Aggregate Demand and Supply 3

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To analyze an economy, certain statistics can be used to predict the economy's future. This is important because it helps prepare people for prosperity or hard times. Certain indicators can be used to determine the future of aggregate demand and others can be used to determine aggregate supply. Using eight aggregate demand indicators and four aggregate supply indicators we developed a prediction for the economy in the near future. Changes in aggregate demand are reflected in changes of GDP. To find valuable indicators of the future aggregate demand is to find statistics that tell about change in the components of GDP (C+I+G+Nx). Aggregate supply is influenced by the costs of production to producers and the advent of new or better factors of production and technologies. The indicators we chose as meaningful are also ones used by the Federal Reserve to determine interest rates, automatically validating them as important. The trade deficit is one of the aggregate demand

The first formal macroeconomics model introduced by the text is called the Aggregate Supply Aggregate Demand Model, which will hereafter be referred to as the AS/AD model. The AS/AD model is useful for evaluating factors and conditions which effect the level of Real Gross Domestic Product(GDP adjusted for inflation) and the level of inflation. Like the microeconomic model, the AS/AD model is a comparative statics model. The model's insights, therefore, are obtained by identifying and initial equilibrium condition, then "shocking" the model by charging one or more of the parameters, then evaluating the resulting new equilibrium. In recent years, many macroeconomic textbooks at the principles and intermediate levels have adopted the aggregate-supply/aggregate-demand (AS-AD) framework [Baumol and Blinder, 1988, Ch. 11; Gordon, 1987, Ch. 6; Lipsey, Steiner, and Purvis, 1984, Ch. 30; Mankiw, 1992, Ch. 11]. The objective was to allow for supply shocks in a Keynesian framework and to generate more satisfactory predictions about the behavior of the price level. In one version of the aggregate-supply curve, the components of the AS-AD model as usually used are contradictory.(1) An interpretation of the model to eliminate the logical inconsistencies makes it a special case of rational-expectations macro models. In this mode, the model has no Keynesian characteristics and delivers the policy prescriptions that are familiar from the rational-expectations literature. An alternative version of the aggregate-supply curve leads to what used to be called the complete Keynesian model: the goods market clears but the labor market has chronic excess supply. This model was rejected long ago for good reasons and should not be resurrected now.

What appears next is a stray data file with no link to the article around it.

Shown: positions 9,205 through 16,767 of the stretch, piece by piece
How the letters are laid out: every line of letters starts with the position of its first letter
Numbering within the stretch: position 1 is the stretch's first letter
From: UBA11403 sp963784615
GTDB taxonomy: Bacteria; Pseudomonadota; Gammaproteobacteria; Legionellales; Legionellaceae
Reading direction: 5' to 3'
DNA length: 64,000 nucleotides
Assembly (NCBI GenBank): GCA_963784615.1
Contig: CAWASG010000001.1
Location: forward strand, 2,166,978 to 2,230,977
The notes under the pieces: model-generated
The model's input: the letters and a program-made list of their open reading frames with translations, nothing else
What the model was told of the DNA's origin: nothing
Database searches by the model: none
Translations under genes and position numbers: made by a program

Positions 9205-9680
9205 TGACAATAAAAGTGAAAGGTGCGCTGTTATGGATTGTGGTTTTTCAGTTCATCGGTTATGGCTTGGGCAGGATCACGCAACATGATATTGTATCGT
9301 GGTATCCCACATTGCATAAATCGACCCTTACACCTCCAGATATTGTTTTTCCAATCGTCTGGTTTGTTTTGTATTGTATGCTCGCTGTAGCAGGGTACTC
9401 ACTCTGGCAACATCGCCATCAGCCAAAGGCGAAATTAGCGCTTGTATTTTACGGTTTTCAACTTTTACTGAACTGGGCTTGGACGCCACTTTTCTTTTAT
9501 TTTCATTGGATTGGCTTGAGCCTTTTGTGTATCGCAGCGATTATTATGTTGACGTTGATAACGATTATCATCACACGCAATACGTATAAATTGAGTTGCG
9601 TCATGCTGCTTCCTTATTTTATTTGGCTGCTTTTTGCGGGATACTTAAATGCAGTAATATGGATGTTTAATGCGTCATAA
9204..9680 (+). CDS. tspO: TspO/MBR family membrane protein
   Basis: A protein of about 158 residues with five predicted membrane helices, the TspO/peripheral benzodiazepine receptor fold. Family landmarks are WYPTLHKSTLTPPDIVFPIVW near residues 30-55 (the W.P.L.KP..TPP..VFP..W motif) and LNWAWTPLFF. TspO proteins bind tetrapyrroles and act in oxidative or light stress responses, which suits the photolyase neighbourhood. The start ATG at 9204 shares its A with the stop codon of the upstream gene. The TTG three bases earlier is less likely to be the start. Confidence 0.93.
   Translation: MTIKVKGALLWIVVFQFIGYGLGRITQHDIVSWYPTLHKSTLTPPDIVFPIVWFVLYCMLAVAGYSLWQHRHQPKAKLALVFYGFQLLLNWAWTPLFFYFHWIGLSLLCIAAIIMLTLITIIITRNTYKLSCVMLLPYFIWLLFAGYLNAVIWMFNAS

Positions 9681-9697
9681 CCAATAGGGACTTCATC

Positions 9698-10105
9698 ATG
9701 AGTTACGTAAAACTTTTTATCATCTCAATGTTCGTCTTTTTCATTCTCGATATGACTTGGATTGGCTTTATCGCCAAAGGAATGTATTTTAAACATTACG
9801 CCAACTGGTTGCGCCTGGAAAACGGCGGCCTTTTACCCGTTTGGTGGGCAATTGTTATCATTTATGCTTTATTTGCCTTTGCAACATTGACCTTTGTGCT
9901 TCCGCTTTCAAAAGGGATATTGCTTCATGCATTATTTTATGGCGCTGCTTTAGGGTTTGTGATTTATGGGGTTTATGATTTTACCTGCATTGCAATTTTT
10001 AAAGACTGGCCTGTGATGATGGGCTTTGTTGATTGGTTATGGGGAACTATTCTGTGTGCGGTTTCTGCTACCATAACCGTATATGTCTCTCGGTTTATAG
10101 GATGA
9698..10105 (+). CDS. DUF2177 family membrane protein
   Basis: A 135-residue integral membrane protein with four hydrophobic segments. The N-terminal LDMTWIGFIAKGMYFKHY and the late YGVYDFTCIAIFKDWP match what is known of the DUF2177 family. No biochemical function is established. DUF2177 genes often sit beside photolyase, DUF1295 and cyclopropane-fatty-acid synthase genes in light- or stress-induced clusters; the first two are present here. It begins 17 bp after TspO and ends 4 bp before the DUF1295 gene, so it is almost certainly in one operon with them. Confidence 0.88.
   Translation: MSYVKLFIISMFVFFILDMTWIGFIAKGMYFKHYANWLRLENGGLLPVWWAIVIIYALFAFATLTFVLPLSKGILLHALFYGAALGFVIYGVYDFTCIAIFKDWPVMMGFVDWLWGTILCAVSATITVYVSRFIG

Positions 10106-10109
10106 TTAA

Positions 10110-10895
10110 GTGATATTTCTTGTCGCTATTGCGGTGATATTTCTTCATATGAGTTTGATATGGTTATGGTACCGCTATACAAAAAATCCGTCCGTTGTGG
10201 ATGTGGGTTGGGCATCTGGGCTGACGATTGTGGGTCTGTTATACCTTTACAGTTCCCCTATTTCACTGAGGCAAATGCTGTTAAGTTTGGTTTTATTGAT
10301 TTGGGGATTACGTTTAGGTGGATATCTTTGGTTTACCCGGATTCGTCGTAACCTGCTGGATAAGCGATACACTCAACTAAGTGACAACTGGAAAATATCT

Introduction to the Aggregate Supply/Aggregate

Demand Model
This model is a mere aggregation of the microeconomic model. Instead of the quantity of output of a single industry, this model represents the quantity of output of an entire economy (or, in other words, national production).Refer to Figure 2.1 for an example of the AS/AD model. As can be seen, two variables are represented by the model. The quantity variable on the horizontal axis is now represented by real gross domestic product (Y). This is the measure of the true value of annual national production, and is adjusted for inflation. The level of price inflation is represented on the upright axis. A suitable economic statistic for this value would be the rate of inflation as determined by the Implicit Price Deflator, the value used to compute real GNP from nominal, inflated GNP.1The equilibrium level of real national output (real GDP) is determined by the interaction of the AS and AD curves. This equilibrium also determines the national inflation rate. The Aggregate Demand (AD) curve has its traditional negative slope. This implies that, given any amount of nominal income, purchasers will be able to buy more real goods at lower prices than they would at higher prices....
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